I know that that problem crops up over all areas of social security. It is inseparable from any attempt to target help on those who need it most, though I think Ministers, and especially the Prime Minister, would do well to face it a bit more frankly and to admit that targeting benefits inevitably means damaging the people and discouraging the instincts that ought to matter most to a Conservative Government. I have to admit that the problem is one that has baffled Governments throughout the ages when they have set out to relieve poverty or distress.

The specific point that concerns me is the support for elderly people who are discharged from NHS hospitals into private nursing homes. As long as they are in hospital they are accommodated and treated free of charge, apart from an abatement of their pension after eight weeks, which no one will complain about. That is regardless of their means or the means of their spouse. But if that elderly person is discharged from a National Health Service hospital into a nursing home other than one run by the local authority, very different considerations apply. The fairly hefty fees must be paid, and in practice—certainly in my own county of Clwyd and, I suspect, in most other health authority areas—they are paid by the elderly person himself or herself, or by the spouse, if either have savings above the £3,000 level that disqualifies them from income support.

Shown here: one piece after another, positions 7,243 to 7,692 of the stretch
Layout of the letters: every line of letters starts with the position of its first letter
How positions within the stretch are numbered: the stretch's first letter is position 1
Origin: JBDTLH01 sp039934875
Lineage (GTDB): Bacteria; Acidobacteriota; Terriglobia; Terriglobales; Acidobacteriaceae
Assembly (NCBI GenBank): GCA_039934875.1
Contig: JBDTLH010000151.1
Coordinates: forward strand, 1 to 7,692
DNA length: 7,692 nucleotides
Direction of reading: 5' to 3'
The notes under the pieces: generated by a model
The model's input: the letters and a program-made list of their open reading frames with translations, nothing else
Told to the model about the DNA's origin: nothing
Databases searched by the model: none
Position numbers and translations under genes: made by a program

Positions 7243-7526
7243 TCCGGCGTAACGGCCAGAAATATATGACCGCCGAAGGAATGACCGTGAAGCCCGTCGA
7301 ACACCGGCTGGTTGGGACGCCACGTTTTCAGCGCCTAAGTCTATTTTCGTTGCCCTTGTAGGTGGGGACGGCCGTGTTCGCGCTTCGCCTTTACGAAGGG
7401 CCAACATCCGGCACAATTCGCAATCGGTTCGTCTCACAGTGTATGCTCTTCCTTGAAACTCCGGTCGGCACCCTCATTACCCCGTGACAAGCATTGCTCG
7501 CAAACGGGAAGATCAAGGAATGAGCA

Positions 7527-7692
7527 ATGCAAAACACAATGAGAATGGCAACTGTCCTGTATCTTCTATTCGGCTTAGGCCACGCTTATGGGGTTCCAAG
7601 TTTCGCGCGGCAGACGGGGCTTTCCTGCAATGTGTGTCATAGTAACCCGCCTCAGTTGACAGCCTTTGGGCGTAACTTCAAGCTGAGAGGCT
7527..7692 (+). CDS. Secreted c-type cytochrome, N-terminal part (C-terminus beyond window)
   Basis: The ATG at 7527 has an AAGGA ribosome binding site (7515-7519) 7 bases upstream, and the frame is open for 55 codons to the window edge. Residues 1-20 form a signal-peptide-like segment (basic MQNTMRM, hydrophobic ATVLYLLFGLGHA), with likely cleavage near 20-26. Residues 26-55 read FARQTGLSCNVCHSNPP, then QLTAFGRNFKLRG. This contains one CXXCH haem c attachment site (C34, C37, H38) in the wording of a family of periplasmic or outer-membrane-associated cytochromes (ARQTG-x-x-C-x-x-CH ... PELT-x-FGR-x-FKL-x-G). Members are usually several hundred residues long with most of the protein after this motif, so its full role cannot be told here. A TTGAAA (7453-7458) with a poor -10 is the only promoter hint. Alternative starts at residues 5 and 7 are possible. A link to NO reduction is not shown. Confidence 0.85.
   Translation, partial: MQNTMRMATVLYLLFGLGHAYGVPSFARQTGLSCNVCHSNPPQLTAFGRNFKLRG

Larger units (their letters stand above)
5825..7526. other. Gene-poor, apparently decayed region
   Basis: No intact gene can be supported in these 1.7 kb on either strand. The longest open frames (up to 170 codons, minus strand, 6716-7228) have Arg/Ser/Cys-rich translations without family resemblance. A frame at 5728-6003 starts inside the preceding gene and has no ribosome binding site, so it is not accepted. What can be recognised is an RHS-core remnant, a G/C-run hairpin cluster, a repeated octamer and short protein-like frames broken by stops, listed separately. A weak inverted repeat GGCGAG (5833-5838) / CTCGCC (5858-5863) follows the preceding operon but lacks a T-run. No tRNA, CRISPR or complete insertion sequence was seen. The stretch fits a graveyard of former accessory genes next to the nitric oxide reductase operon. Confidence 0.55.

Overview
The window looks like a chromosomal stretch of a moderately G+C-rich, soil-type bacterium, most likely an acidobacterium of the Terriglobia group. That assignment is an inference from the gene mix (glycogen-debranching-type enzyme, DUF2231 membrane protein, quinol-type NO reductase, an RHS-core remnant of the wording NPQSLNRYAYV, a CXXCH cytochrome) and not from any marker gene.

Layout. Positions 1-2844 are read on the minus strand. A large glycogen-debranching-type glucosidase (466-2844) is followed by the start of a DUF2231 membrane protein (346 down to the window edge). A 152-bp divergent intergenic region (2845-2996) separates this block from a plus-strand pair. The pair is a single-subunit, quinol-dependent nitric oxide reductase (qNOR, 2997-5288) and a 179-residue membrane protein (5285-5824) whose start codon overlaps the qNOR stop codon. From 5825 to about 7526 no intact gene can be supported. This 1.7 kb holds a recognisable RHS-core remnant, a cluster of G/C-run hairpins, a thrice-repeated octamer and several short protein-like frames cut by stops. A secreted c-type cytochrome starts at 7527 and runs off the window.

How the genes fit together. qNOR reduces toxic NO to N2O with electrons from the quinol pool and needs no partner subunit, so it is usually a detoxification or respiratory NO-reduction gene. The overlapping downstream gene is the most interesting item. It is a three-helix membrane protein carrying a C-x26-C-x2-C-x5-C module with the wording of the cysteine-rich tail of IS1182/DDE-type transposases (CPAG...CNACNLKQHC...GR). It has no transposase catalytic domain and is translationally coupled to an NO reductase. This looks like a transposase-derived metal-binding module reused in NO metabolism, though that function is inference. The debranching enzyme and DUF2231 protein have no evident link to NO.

Let me put the case of one of my constituents who prefers not to be named. I shall call her Mrs. X. She is in her seventies and suffers from Parkinson's disease. Her husband is suffering from senile dementia and is being very well looked after in a private nursing home. Her savings exceed the £3,000 limit, so the only help she gets is the attendance allowance, plus her husband's state retirement pension. All this goes towards meeting the nursing home fees. To pay the balance of £110 per week she has to draw on her savings. Last year she spent over £5,500 in this way. At this rate she will soon have no savings left, and only then will she be able to get the fees paid.